Words whose 6th letter is D
Abound (v. i.) To be copiously supplied; -- followed by in or with.
Accord (v. t.) Voluntary or spontaneous motion or impulse to act; -- preceded by own; as, of one's own accord.
Accord (v. t.) To make to agree or correspond; to suit one thing to another; to adjust; -- followed by to.
Accord (v. i.) To agree; to correspond; to be in harmony; -- followed by with, formerly also by to; as, his disposition accords with his looks.
Accordant (a.) Agreeing; consonant; harmonious; corresponding; conformable; -- followed by with or to.
Accordantly (adv.) In accordance or agreement; agreeably; conformably; -- followed by with or to.
Afford (v. t.) To incur, stand, or bear without serious detriment, as an act which might under other circumstances be injurious; -- with an auxiliary, as can, could, might, etc.; to be able or rich enough.
Alamode (n.) A thin, black silk for hoods, scarfs, etc.; -- often called simply mode.
Aliped (a.) Wing-footed, as the bat.
Almendron (n.) The lofty Brazil-nut tree.
Amphidisc (n.) A peculiar small siliceous spicule having a denticulated wheel at each end; -- found in freshwater sponges.
Amphidromical (a.) Pertaining to an Attic festival at the naming of a child; -- so called because the friends of the parents carried the child around the hearth and then named it.
Androdioecious (a.) Alt. of -diecious
Angled (a.) Having an angle or angles; -- used in compounds; as, right-angled, many-angled, etc.
Animadvert (v. i.) To take notice; to observe; -- commonly followed by that.
Animadvert (v. i.) To consider or remark by way of criticism or censure; to express censure; -- with on or upon.
Ankled (a.) Having ankles; -- used in composition; as, well-ankled.
Appendant (v. t.) Appended by prescription, that is, a personal usage for a considerable time; -- said of a thing of inheritance belonging to another inheritance which is superior or more worthy; as, an advowson, common, etc. , which may be appendant to a manor, common of fishing to a freehold, a seat in church to a house.
Appendicularia (n.) A genus of small free-swimming Tunicata, shaped somewhat like a tadpole, and remarkable for resemblances to the larvae of other Tunicata. It is the type of the order Copelata or Larvalia. See Illustration in Appendix.
Artiad (a.) Even; not odd; -- said of elementary substances and of radicals the valence of which is divisible by two without a remainder.
Artiodactyla (n. pl.) One of the divisions of the ungulate animals. The functional toes of the hind foot are even in number, and the third digit of each foot (corresponding to the middle finger in man) is asymmetrical and paired with the fourth digit, as in the hog, the sheep, and the ox; -- opposed to Perissodactyla.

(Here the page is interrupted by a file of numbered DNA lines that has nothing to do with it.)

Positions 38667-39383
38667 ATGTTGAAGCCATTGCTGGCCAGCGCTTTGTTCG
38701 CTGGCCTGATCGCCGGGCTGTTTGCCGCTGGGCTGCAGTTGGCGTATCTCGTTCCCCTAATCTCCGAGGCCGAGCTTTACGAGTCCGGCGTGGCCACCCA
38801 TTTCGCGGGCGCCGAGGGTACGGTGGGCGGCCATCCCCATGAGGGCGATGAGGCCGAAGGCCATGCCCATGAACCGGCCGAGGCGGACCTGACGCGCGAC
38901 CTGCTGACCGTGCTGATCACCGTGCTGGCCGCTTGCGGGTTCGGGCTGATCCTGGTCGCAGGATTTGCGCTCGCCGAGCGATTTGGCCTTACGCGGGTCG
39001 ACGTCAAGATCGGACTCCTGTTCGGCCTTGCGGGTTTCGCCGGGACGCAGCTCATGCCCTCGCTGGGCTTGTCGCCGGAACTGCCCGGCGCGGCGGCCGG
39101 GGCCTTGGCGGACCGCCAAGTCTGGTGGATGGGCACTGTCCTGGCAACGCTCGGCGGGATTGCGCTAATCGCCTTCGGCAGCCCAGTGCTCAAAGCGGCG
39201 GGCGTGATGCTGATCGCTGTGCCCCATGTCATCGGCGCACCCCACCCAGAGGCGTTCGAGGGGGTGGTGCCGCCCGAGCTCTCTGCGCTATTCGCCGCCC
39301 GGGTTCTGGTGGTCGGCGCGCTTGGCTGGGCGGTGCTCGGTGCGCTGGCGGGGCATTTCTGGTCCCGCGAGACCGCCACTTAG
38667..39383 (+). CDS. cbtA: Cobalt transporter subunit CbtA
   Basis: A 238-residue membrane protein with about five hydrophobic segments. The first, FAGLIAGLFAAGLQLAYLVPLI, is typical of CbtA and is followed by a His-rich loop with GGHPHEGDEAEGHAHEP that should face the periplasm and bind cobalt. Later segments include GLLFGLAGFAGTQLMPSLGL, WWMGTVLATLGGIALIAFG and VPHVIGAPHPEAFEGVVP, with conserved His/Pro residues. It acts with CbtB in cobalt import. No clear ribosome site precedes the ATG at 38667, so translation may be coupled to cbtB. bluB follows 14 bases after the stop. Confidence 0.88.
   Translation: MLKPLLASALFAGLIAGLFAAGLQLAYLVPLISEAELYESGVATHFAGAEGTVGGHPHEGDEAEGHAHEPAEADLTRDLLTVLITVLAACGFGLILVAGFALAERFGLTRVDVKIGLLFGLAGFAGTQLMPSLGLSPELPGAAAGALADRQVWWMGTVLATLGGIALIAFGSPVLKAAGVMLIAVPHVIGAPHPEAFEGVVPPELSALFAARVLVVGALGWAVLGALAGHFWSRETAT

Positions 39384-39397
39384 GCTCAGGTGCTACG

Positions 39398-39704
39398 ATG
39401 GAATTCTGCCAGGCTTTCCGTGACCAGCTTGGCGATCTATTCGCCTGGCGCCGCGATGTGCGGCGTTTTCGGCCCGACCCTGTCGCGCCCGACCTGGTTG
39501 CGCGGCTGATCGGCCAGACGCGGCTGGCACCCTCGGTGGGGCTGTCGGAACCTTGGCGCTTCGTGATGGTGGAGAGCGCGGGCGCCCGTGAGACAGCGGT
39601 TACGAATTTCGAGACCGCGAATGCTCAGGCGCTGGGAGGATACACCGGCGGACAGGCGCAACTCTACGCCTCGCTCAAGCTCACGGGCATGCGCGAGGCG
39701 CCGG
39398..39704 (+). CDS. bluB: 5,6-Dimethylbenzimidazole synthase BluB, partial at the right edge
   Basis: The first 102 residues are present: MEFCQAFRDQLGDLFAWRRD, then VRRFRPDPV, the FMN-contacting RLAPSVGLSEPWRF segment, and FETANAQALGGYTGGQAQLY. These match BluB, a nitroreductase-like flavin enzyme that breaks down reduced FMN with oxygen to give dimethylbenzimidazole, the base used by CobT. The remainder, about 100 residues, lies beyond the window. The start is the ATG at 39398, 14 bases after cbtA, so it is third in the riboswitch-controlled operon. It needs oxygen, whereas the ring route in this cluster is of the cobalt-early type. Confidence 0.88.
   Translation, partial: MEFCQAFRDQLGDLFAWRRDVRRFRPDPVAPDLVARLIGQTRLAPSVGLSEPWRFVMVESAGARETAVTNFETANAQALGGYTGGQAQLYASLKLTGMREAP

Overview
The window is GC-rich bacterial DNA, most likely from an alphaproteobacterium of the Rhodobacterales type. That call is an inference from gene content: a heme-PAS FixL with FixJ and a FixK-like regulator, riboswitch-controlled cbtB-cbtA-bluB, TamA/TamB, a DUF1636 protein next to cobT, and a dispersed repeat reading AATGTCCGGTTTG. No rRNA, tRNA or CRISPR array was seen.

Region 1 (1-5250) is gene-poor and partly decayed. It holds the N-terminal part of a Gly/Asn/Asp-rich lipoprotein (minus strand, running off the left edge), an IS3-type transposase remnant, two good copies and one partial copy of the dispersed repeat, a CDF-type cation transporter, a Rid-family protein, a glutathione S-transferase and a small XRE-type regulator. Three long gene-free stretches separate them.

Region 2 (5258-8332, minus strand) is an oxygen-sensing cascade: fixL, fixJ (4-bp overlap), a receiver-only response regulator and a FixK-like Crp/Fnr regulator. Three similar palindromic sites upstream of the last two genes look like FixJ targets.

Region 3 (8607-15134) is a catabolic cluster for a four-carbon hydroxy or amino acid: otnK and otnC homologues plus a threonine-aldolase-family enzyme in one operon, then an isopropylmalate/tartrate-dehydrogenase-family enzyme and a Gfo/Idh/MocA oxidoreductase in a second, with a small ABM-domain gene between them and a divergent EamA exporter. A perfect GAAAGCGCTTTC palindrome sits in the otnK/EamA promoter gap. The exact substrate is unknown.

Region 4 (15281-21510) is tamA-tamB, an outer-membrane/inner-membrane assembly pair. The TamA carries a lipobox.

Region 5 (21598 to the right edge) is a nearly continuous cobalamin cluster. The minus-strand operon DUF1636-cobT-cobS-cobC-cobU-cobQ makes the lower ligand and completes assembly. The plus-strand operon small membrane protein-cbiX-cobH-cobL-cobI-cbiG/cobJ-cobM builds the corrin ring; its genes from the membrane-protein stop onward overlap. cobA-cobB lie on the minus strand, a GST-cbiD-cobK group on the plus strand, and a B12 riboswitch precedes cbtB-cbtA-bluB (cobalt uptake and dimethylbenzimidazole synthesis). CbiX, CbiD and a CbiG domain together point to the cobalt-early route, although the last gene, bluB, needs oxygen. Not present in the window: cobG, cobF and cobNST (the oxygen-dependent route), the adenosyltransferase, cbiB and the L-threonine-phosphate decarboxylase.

Artiodactylous (a.) Even-toed.
Ascend (v. i.) To move upward; to mount; to go up; to rise; -- opposed to descend.
Ascendant (n.) An ancestor, or one who precedes in genealogy or degrees of kindred; a relative in the ascending Attend (v. i.) To apply the mind, or pay attention, with a view to perceive, understand, or comply; to pay regard; to heed; to listen; -- usually followed by to.
Attend (v. i.) To accompany or be present or near at hand, in pursuance of duty; to be ready for service; to wait or be in waiting; -- often followed by on or upon.
Avocado (n.) The pulpy fruit of Persea gratissima, a tree of tropical America. It is about the size and shape of a large pear; -- called also avocado pear, alligator pear, midshipman's butter.
Azured (a.) Of an azure color; sky-blue.
Backed (a.) Having a back; fitted with a back; as, a backed electrotype or stereotype plate. Used in composition; as, broad-backed; hump-backed.
Barbed (a.) Accoutered with defensive armor; -- said of a horse. See Barded ( which is the proper form.)
Barded (p.a.) Accoutered with defensive armor; -- said of a horse.
Beaked (a.) Having a beak or a beaklike point; beak-shaped.
Bedded (a.) Provided with a bed; as, double-bedded room; placed or arranged in a bed or beds.
Belladonna (n.) An herbaceous European plant (Atropa belladonna) with reddish bell-shaped flowers and shining black berries. The whole plant and its fruit are very poisonous, and the root and leaves are used as powerful medicinal agents. Its properties are largely due to the alkaloid atropine which it contains. Called also deadly nightshade.
Biacid (a.) Having two hydrogen atoms which can be replaced by negative atoms or radicals to form salts; -- said of bases. See Diacid.
Bicaudate (a.) Two-tailed; bicaudal.
Bilander (n.) A small two-masted merchant vessel, fitted only for coasting, or for use in canals, as in Holland.
Billed (a.) Furnished with, or having, a bill, as a bird; -- used in composition; as, broad-billed.